Endgame

Samuel Beckett
Albery Theatre
(2004)

Producer Sonia Freedman now has two brand new shows with Beckett as their focus. After Calico in which he is one of the characters, Endgame returns to London in a production with an odd pairing in the leading roles.

Sir Michael Gambon is one of our theatrical greats while Lee Evans started life as a Perrier Award-winning comedian and has reached the theatrical stage via film. Having finally got there, he will be seen by a large number of people both in Endgame and his next project, the long-awaited London arrival of Mel Brooks' The Producers.

Endgame, with its chess metaphor, is a meditation on the later stages of life and on death. This Rob Howell-designed production, well lit by Mark Henderson, looks like a Francis Bacon painting with its suffering chair-bound central character, a younger man and a couple of occupied dustbins.

At first sight, Evans' Clov, both mentally and physically handicapped, is uncannily reminiscent of Norman Wisdom. He is the slave of Sir Michael's tyrannical, blind, crippled Hamm who also bullies the almost dead, dust-bin dwelling couple, Geoffrey Hutchings and Liz Smith as Nag and Nell.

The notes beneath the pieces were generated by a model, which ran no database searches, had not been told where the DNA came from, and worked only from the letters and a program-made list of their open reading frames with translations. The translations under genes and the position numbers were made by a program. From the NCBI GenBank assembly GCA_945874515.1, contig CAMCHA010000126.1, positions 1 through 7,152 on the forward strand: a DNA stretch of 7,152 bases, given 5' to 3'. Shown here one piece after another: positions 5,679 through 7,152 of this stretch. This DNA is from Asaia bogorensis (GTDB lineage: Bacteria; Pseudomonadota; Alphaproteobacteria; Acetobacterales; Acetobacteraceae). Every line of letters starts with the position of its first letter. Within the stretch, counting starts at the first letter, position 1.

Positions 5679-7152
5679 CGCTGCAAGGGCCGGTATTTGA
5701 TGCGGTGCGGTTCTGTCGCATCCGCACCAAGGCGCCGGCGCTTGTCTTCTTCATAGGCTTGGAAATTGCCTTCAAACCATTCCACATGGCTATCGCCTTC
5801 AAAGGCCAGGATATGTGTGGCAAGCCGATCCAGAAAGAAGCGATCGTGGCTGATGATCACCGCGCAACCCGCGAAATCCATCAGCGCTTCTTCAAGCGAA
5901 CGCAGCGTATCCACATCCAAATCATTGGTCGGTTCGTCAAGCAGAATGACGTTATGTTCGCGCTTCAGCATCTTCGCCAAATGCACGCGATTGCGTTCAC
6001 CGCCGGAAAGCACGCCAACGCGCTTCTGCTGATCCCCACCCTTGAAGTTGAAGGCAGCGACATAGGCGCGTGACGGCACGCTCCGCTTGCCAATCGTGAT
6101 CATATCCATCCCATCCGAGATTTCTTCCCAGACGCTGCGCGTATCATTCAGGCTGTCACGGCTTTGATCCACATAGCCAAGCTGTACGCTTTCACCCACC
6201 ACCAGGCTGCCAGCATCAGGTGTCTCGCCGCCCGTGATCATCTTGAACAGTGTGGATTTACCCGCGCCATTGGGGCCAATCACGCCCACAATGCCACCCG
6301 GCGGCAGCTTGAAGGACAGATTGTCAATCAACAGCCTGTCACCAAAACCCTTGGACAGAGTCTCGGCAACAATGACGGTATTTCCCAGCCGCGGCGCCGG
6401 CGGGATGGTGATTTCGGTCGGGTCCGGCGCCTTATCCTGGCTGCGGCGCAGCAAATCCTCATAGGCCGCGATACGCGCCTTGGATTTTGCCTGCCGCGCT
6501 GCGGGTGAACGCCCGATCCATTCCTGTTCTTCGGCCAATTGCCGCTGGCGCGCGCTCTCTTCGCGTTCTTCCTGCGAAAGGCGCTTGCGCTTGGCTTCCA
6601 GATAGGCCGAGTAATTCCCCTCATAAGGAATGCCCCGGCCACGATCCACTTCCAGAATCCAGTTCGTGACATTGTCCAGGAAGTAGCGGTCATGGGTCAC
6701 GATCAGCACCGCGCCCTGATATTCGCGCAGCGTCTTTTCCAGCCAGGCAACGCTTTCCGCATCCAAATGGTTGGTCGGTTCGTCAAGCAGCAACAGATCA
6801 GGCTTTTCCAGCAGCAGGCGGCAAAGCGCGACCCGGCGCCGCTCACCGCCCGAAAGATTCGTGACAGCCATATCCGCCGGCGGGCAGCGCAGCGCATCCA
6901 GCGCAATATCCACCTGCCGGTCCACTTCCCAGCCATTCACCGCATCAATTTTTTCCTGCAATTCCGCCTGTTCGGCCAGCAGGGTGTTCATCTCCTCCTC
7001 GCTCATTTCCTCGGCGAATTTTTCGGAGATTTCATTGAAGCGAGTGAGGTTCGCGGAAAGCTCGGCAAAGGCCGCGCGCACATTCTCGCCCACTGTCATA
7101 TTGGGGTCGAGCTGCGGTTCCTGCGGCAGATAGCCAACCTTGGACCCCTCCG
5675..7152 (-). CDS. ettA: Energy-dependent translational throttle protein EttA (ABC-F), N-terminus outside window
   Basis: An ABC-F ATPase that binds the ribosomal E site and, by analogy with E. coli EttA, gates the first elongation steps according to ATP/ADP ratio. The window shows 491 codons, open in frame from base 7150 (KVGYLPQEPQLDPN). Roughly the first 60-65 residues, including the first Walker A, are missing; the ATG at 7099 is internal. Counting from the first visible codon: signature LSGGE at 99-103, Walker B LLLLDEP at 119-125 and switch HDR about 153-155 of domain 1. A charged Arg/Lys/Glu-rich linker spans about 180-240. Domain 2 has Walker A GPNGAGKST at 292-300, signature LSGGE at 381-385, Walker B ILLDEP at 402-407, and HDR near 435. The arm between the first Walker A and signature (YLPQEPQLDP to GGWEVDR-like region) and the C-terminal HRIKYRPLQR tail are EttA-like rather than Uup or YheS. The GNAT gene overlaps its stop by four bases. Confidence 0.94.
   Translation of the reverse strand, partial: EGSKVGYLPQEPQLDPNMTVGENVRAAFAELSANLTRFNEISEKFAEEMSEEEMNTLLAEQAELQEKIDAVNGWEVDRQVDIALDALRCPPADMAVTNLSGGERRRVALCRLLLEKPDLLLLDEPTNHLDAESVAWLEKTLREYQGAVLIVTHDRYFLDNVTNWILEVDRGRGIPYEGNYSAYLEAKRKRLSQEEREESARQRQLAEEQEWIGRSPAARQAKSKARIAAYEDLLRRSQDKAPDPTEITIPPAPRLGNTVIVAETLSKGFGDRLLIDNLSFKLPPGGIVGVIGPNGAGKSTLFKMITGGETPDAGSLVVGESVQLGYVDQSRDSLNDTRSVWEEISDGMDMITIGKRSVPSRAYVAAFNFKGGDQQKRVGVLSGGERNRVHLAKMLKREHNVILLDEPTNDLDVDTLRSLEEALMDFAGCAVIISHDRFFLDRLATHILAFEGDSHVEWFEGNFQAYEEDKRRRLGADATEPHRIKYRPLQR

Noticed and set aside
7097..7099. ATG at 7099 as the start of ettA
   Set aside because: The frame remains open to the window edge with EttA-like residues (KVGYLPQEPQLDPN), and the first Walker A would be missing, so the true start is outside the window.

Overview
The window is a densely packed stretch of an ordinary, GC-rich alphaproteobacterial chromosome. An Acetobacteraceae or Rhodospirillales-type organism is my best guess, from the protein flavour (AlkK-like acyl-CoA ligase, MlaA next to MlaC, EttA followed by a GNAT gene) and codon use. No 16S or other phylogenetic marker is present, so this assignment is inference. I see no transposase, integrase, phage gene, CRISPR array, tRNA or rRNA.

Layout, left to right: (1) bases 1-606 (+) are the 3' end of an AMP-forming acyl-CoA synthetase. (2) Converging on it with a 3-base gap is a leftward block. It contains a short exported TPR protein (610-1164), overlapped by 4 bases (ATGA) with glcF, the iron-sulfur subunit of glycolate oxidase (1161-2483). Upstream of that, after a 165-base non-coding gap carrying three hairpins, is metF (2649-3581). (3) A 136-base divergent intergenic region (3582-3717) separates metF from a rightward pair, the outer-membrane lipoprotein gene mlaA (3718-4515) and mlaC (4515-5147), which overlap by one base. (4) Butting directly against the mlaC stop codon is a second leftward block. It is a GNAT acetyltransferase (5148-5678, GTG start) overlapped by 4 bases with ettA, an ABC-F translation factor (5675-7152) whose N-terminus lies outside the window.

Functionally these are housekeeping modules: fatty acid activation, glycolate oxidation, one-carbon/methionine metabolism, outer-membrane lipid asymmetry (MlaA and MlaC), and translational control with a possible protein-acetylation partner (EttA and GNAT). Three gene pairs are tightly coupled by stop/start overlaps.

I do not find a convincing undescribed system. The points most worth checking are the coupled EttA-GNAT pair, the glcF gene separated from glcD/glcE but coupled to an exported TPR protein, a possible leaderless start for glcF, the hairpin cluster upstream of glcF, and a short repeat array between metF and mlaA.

It is the mutual dependency between Hamm and Clov that Matthew Warchus brings out as whether they love or hate each other becomes irrelevant.

This post-nuclear world offers little cheer but in true Beckett style, these people manage to endure and live. They may be frustrated but that does not mean that their lives are completely unhappy and empty.

Sir Michael is magisterial and sounds like a Shakespeare lead as Hamm, while Evans is physically funny. Warchus ensures that the two stars' timing and that of the elemental Nagg allow the grim humour to emerge in what should prove a popular production.

This review originally appeared on Theatreworld in a slightly different version

Reviewer: Philip Fisher